6 Indigenous-Led COP26 Events You Can Stream

Posted by Kaitlin Smith on November 5, 2021

ijicj_largeThe 26th U.N. Climate Change Conference of the Parties (COP26) is currently taking place in Glasgow, Scotland where an international group of academics, policymakers, artists, youth activists, and other grassroots visionaries are meeting to contend with the many dire challenges and collaborative opportunities posed by the ongoing climate crisis. News from the convening-in-progress reveals that more than forty countries have pledged to shift away from using coal and nearly 100 nations have pledged to cut methane emissions substantially in an effort to slow global heating. Alongside these significant top-down decisions that will reshape policy around the globe, the conference also features a host of presentations that speak to the place-based knowledge, local efforts, and fundamental mindset shifts that must accompany policy change. This year, many of these events are being led by Indigenous people and/or underscore Indigenous ways of conceiving of the natural world and its relationship to humanity.

Below is a curated list of conference events that speak to these intersections—all of which can be streamed for free during and after each event—that includes an excerpt from each event’s promotional materials: 

Why Culture Matters
Saturday, November 6th, 2021: 9 - 10am EST

“The traditional knowledge of Indigenous communities is crucial in the global fight for nature and against climate change. Science proves that Indigenous peoples are the best guardians of the land. [The presenters] will discuss the importance of the protection of Indigenous cultures in the conservation of biodiversity and the work that The Cultural Sanctuaries Foundation is doing to help ensure that we protect the protectors.”

Ancient Knowledge and Modern Thinking: Climate Perspectives in Folk Art
Sunday, November 7th, 2021: 8 - 9:30am EST 

“In a fascinating event, Indigenous artists and experts from The Open University and Glasgow Life will explore the connections between culture, citizens, and climate by examining three works of art from Glasgow Museums’ World Cultures collection. Indigenous artists will discuss the meaning behind these artworks in a series of three short films, which bring to life some of the cultural and creative practices in India, Ecuador and the Arctic. The in-person academic panel will examine the local climate adaptation actions championed by communities in these locations and invite participants to consider how the resilience they show can inspire a more sustainable way of life.”

Unlocking Climate Solutions: From the Pacific Islands to the Arctic, Why Indigenous Knowledge Must Take Center Stage
Monday, November 8th, 2021: 5 - 6:30pm EST nous PeoplesNaturePanelYouth

“One Young World, the global forum for young leaders, in collaboration with the British Museum and the Republic of Palau, is hosting an immersive panel at the Cinema Auditorium. The discussion will surround the symbiotic relationship between people and nature, highlighting the importance of amplifying and learning from the voices and work of Indigenous communities when it comes to the safeguarding of our natural world. Featuring speakers hailing from both Arctic and Pacific Island communities, this panel will serve to highlight the key learnings in adaptation and resilience from these two unique communities.”

Walk in Beauty: Future Dreaming Through Indigenous Knowledges and Western Science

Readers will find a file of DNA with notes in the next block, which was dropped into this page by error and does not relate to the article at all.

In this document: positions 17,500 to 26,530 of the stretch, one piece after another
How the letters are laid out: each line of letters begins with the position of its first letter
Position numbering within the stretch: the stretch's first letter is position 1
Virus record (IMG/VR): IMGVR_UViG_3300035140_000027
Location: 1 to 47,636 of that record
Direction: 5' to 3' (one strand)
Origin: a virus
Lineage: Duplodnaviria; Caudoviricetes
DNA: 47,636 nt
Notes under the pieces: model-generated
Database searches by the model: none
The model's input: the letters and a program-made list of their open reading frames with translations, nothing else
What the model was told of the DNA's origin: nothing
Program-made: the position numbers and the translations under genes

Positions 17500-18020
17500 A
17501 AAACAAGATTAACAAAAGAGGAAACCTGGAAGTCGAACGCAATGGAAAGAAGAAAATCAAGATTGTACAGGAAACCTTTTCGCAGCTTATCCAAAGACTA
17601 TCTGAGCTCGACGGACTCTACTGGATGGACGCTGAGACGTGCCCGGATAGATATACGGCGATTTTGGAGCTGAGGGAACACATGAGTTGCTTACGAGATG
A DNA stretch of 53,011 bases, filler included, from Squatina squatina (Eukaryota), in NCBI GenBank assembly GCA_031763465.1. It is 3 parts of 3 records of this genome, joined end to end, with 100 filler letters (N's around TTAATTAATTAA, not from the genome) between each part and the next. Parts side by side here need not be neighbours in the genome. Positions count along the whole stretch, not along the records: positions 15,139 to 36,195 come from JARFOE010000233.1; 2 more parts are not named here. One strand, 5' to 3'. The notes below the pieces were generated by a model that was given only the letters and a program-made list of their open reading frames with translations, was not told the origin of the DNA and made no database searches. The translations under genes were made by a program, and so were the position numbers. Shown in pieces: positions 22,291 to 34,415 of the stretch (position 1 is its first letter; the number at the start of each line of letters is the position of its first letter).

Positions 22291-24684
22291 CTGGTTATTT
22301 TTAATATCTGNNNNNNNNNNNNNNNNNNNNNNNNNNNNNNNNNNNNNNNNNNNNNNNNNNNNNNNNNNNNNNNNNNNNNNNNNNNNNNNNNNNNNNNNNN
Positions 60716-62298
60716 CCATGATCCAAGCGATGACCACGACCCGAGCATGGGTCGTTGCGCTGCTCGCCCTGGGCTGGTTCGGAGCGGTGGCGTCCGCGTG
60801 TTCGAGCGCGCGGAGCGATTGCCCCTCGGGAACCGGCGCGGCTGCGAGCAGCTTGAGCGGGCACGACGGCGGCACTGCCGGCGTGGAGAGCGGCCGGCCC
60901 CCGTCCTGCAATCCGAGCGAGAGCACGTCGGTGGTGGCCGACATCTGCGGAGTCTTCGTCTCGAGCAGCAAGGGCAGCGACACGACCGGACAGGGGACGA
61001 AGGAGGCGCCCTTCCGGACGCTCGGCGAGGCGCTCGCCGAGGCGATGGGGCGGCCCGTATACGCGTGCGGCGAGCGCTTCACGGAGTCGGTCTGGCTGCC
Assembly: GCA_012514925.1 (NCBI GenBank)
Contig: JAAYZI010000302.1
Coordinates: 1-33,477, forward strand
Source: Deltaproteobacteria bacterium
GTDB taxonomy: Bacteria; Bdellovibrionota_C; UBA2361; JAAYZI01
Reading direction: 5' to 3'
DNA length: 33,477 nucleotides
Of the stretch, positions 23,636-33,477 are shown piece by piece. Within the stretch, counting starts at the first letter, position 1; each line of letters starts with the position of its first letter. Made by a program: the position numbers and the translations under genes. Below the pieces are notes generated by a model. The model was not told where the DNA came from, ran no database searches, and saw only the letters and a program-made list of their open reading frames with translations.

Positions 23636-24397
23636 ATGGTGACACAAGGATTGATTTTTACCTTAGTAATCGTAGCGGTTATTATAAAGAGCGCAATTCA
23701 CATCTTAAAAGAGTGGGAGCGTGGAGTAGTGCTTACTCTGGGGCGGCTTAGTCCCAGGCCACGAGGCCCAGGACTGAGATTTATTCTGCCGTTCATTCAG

Tuesday, November 9th, 2021: 4 - 5:30am EST

“The Groundswell Climate Collective and the Center for Emergent Diplomacy are co-facilitating an interactive workshop that speaks to the skills and knowledge needed to prepare for surviving in the near-term future in harmony with our Living Systems. Working together with workshop attendees, we introduce Indigenous Knowledges, Futurisms, and the ‘Adjacent Possible’ solutions waiting to be discovered, offering resilience in the face of paralyzing complexity and rapidly expanding global warming. This participatory workshop is designed as a collaborative dialogue with attendees.”

Being Salmon, Being Human
Thursday, November 11th, 2021: 8 - 9am EST 

“The acclaimed storytelling and yoik performance ‘Being Salmon, Being Human’ is inspired by Dr. Martin Lee Mueller’s award-winning book by the same name. The performance takes us on a journey through the extraordinary lives of wild salmon – sentient beings who are born in rivers, traverse the oceans, and return towards the end of their lives to their birth rivers to spawn and gift forward more life. Together we take a deep-dive into the pancultural encounter between humans and their wild and domesticated animal companions, into stories told since time immemorial, practical knowledge passed on through the generations, and wisdom carried into our time through ancient music. We encounter some of the warriors who have recently stood up in defence of traditional fishing rights and territories. And we encounter her, the sentient being.”

Minga Indígena Declaration Letter for COP26 Leaders
Friday, November 12, 2021: 8:30 - 10am EST

“Minga Indígena, a civil society organization born in the Andes, brings Indigenous leaders—youth and elders— from all over the world. At COP26 they will present the first chapter of the docuseries “Aprendiendo a Ser Humanos. Learning To Be Human” produced alongside The Allianza, which features thirteen elders and protectors of the most iconic territories of the world sharing wisdom that is crucial to buffer extreme weather events across regions, with the intention of inspiring others. Three Indigenous youth will then read and hand in a collective Letter to members of the IPCC and of the COP26 Presidency as well as the Champion, with a special request that their petitions be included in climate negotiations.”

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